Plug-in hybrid Battery operated; charged through mains & IC

Feature

Example

Citren C3 IC Engine

GM Saturn Vue IC Engine

Toyota Prius IC Engine

Chevrolet Volt Electric Motor

Main Drive

Increasing use of electric motor as a source of power

Comparison of various technologies Vehicle technologies are increasingly being evaluated on energy efficiency and emission of CO2 on a Well to Wheel basis. Well to Wheels analysis takes into account GHG emissions and energy use that arise from both fuel production pathways as well as power train efficiency. Chart 3 below shows a comparison between various current and future technologies.

_____________________________________________________________________________ Tata Strategic Management Group

Automotive Prime Movers: The future is electric _____________________________________________________________________________

CHART 3: Plot of emission Vs energy consumption for major technologies


200
Gasoline IC CO2 emissions (g/km) Diesel IC Hybrid Hydrogen IC CNG IC 120 gm/km

150

100
Fuel Cell

50

EV

0 0 50 100 150 200 250 300


Energy Consumption (MJ/100km) Note: 1.The results apply to compact passenger car applications 2.The analysis above assumes natural gas as a source for producing electricity for Electric Vehicles. Source: European Commission, Joint Research Centre; Tesla Motors

From the chart above, it is evident that pure electric and fuel cell vehicles are far more efficient than conventional the IC engine and its derivatives. Hybrid, Fuel Cell and Electric vehicles can meet the stringent emission norms. Challenges to commercialization Whatever the technology pursued there is no denying that the switching costs are significant. High cost of batteries and their low energy stored to weight ratio pose challenges to commercial success of hybrid vehicles. In addition to limitations in battery technology, pure electric vehicles also face challenges associated with charging infrastructure. In comparison, fuel cell vehicles using natural gas as a feedstock may not face significant distribution challenges in many countries. However, high cost of the fuel cell stack currently using metals such as platinum as a catalyst poses a major hurdle. Chart 4 below draws a comparison of cost of production for various technologies. However, the following factors may eventually change the cost equation in favor of battery driven or fuel cell driven vehicles in the future: Cost of carbon if introduced for conventional fuel vehicles Cost reduction due to mass production for new technologies Advancements in battery and fuel cell technology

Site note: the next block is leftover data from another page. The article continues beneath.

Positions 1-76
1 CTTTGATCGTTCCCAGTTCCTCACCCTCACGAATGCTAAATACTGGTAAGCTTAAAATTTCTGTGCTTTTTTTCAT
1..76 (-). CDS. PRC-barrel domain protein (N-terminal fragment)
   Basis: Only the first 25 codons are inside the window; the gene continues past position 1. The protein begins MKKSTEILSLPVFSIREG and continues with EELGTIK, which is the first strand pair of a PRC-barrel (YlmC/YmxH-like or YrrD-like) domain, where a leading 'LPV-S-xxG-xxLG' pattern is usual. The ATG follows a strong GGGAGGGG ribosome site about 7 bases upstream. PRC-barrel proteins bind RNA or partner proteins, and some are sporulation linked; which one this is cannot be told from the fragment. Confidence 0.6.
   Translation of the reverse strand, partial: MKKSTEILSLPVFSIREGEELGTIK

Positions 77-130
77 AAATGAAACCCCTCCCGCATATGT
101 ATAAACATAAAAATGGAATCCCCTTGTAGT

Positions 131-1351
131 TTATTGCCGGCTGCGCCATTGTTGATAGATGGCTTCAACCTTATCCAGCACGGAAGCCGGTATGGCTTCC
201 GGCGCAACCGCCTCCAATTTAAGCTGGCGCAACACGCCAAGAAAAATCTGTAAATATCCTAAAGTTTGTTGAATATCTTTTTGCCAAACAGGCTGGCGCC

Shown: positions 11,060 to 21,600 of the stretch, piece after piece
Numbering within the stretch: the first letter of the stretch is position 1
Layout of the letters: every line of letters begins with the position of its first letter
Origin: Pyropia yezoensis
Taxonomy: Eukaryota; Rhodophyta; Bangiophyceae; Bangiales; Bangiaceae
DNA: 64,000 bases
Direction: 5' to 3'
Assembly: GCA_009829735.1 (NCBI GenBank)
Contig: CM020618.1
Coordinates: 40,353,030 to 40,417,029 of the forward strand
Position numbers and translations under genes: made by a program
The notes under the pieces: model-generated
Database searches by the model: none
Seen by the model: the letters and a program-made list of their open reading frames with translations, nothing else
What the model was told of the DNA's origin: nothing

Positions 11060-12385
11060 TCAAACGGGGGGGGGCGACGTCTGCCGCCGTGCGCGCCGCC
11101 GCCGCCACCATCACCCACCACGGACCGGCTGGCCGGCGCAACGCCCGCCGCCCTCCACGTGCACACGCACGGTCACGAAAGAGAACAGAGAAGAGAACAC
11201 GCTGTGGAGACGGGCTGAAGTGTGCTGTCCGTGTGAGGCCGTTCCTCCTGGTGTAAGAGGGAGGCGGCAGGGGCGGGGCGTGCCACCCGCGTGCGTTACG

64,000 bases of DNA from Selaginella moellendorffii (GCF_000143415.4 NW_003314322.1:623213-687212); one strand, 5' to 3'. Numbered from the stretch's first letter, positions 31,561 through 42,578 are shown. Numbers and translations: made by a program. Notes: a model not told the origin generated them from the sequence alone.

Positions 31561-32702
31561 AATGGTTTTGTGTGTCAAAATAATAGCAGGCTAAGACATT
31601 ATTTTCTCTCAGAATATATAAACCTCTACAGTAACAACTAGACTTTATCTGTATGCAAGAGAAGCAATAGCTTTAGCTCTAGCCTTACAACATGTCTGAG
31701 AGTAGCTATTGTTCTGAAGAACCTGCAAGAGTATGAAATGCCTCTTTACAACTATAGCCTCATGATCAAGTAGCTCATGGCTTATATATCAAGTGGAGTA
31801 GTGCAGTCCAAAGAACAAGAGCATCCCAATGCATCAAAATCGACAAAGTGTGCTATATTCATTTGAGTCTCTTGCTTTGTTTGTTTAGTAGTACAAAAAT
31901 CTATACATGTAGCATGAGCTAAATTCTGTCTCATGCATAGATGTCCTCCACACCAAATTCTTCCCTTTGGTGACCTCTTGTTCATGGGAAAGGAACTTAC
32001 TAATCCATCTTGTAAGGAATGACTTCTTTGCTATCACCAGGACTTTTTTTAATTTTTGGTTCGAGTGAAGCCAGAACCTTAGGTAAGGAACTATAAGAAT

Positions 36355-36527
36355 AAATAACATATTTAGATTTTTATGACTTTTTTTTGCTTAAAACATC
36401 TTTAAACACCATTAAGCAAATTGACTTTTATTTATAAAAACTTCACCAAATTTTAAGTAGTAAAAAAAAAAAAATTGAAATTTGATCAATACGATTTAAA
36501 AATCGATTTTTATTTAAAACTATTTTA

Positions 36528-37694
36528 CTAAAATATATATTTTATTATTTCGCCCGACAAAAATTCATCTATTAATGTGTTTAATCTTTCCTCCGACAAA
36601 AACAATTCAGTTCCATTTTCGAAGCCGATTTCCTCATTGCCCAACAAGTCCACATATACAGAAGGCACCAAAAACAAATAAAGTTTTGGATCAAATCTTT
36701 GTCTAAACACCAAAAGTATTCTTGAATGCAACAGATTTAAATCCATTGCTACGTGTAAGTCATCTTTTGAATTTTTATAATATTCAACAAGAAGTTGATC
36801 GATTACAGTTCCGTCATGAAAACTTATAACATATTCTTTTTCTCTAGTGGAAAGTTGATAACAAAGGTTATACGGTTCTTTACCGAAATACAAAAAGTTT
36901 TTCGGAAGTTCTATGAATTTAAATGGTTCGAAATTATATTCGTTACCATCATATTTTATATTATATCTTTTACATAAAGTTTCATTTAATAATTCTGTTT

_____________________________________________________________________________ Tata Strategic Management Group

Automotive Prime Movers: The future is electric _____________________________________________________________________________


CHART 4: Estimated cost of alternate technologies in 2010
160%

Vehicle cost (% of IC engine vehicle) Hydrogen Fuel Cell Hybrid IC Engine Hydrogen IC Engine Conventional IC Engine

132% 125%

100%

Note: 1. Production cost derived for annual production of 50,000 units 2. The analysis above refers to an M1 category vehicle 3. M1 category vehicle refers to vehicles used for carriage of passengers and comprising not more than 8 seats including drivers seat Source: The Institute for Environment & Sustainability

Implications for the Automotive Industry Given the complexities discussed above, Chart 5 indicates a possible evolutionary path for automotive prime mover technology in the coming years.
CHART 5: Evolution of prime mover technology

Long Term Medium Term Short Term Plug-In Hybrid vehicles Fuel Cells Hydrogen IC Plug-In Hybrid vehicles Compressed Air? Conventional Vehicles Blended Fuels Micro Hybrid Mild/ Full Hybrid Electric vehicles The future is electric

0-5 Years

5-10 Years

10-15 Years

Irrespective of initial commercial challenges, the automotive industry is likely to witness an increasing use of electric motors as prime movers and batteries for storage of energy.

_____________________________________________________________________________ Tata Strategic Management Group

Automotive Prime Movers: The future is electric _____________________________________________________________________________

While fuel cells may replace batteries as the source of energy, the trend towards electric prime movers is unmistakable. It is possible that compact cars may continue to use IC engines with alternate fuels and blends and meet CO2 norms. However, larger cars and SUVs will have to switch to electric drives (Plug In, Fuel Cell or Electric Vehicle). As the share of electric vehicle grows, it will create its own challenges for players in the automotive component sector OEMs, Component Suppliers and Down Stream Services.

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Tata Strategic Management Group